The Chinese cyber espionage unit is behind the US wave of piracy

SAN FRANCISCO: At least 30,000 US organizations including local governments have been compromised in recent days by an “unusually aggressive” Chinese cyber espionage campaign, according to a computer security specialist.

Brian Krebs said in a post on his cybersecurity news website that the campaign exploited recently discovered flaws in Microsoft Exchange, stealing email and infecting computer servers with tools that allow attackers to take control remotely.

“This is an active threat,” said White House spokeswoman Jennifer Psaki when asked about the situation during a news conference.

“Everyone operating these servers needs to act now to correct them. We are concerned that there will be a large number of casualties,” she added.

After Microsoft released patches for vulnerabilities on Tuesday, attacks “have escalated dramatically” on servers that have not yet been updated with security fixes, said Krebs, who cited unnamed sources with knowledge of the situation.

“At least 30,000 organizations across the United States Including a large number of small companies, towns, cities and local governments It has been hacked over the past few days by an unusually aggressive Chinese cyber spy unit focused on stealing email from victim organizations, ”Krebs wrote in the post.

I have reported that insiders said that hackers “took control” of thousands of computer systems around the world using password-protected software tools that infiltrated the systems.

Microsoft said earlier this week that a state-sponsored hacking group operating from China was exploiting previously unknown security flaws in its Exchange email services to steal data from business users.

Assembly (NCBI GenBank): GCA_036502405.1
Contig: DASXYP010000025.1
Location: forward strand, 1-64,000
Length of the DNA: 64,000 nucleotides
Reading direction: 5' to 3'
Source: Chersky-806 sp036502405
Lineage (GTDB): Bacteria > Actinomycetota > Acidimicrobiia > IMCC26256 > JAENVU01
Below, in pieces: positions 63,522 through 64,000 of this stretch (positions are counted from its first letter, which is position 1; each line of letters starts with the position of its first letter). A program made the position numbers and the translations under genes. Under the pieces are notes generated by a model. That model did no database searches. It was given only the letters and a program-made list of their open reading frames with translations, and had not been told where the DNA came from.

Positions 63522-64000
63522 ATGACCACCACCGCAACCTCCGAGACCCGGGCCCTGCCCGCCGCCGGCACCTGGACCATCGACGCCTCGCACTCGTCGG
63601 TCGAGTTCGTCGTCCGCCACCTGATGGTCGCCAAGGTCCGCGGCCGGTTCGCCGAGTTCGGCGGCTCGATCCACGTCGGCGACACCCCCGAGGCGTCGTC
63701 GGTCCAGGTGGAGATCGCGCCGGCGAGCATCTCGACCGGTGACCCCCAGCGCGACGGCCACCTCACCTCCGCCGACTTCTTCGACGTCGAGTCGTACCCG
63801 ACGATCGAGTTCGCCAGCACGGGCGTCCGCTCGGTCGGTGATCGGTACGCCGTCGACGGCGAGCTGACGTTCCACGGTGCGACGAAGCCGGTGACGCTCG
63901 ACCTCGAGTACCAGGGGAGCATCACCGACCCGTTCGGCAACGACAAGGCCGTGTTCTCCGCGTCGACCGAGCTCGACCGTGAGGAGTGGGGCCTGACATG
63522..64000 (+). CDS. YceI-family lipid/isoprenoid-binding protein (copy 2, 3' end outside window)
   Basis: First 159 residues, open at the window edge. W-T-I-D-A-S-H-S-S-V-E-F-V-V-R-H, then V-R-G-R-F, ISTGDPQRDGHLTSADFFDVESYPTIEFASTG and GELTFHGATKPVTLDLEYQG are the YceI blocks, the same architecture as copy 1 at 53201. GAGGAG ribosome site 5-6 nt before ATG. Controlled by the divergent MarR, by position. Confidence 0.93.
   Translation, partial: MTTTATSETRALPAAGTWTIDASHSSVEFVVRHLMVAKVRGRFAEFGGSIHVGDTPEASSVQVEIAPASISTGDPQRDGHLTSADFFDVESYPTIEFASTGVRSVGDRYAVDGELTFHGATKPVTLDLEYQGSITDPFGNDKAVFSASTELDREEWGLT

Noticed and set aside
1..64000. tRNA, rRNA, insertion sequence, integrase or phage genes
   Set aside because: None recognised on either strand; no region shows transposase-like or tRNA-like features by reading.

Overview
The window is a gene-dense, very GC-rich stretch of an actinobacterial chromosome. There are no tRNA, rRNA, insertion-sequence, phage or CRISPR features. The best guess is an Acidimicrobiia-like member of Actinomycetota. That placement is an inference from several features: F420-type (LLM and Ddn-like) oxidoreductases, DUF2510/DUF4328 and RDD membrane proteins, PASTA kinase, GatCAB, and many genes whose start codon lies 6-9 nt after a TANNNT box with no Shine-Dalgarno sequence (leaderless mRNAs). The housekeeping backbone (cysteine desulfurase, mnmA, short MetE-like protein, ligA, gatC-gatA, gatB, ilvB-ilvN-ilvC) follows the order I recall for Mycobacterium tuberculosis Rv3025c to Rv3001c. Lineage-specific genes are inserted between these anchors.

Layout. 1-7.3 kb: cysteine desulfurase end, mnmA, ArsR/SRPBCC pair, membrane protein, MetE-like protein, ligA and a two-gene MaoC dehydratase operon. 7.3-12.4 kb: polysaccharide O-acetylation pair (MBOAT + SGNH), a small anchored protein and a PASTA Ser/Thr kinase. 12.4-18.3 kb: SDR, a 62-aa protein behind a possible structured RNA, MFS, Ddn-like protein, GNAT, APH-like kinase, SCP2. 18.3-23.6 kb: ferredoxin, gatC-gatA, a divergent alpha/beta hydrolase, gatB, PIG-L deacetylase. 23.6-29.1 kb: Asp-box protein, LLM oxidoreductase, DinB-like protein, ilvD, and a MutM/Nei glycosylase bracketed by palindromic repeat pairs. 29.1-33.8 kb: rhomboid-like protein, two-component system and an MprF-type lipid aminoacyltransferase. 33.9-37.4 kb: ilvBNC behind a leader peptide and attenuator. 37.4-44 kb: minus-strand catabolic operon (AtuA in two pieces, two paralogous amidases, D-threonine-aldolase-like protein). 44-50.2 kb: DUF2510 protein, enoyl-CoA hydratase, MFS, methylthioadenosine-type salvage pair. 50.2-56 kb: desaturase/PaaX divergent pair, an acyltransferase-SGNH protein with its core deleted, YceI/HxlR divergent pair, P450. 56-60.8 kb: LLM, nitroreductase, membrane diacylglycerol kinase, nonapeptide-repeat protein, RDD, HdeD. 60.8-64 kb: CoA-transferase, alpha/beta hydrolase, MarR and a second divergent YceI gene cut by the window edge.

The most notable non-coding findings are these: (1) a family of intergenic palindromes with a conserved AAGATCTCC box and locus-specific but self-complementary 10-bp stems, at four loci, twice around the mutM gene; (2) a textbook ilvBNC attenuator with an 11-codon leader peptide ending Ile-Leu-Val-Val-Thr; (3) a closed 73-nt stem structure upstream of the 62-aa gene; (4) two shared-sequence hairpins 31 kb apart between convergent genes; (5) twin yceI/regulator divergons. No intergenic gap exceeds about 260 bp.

The company said that the hacking group, which it dubbed “Hafnium”, is “a highly skilled and sophisticated actor”.

Hafnium has in the past targeted US-based companies, including infectious disease researchers, law firms, universities, defense contractors, think tanks, and NGOs.

In a blog post on Tuesday, Microsoft CEO Tom Burt said the company has released updates to fix security flaws, which apply to local versions of the software rather than cloud-based versions, and urged customers to apply them.

“We know that many nation-state actors and criminal groups will move quickly to take advantage of any unprecedented systems,” he added at the time.

Microsoft said that the group was based in China, but it operates through virtual private servers rented in the United States, and that it has informed the US government about it.

Beijing has previously responded to US accusations of state-sponsored internet theft. Last year, Washington was charged with defamation after allegations that Chinese hackers were trying to steal research on the Coronavirus.

In January, US intelligence and law enforcement agencies said Russia may have been behind the massive SolarWinds hack that shook government and corporate security, contradicting then-President Donald Trump, who indicated that China could be responsible.

Microsoft said on Tuesday that the Hafnium attacks “were not in any way related to the separate SolarWind attacks.”

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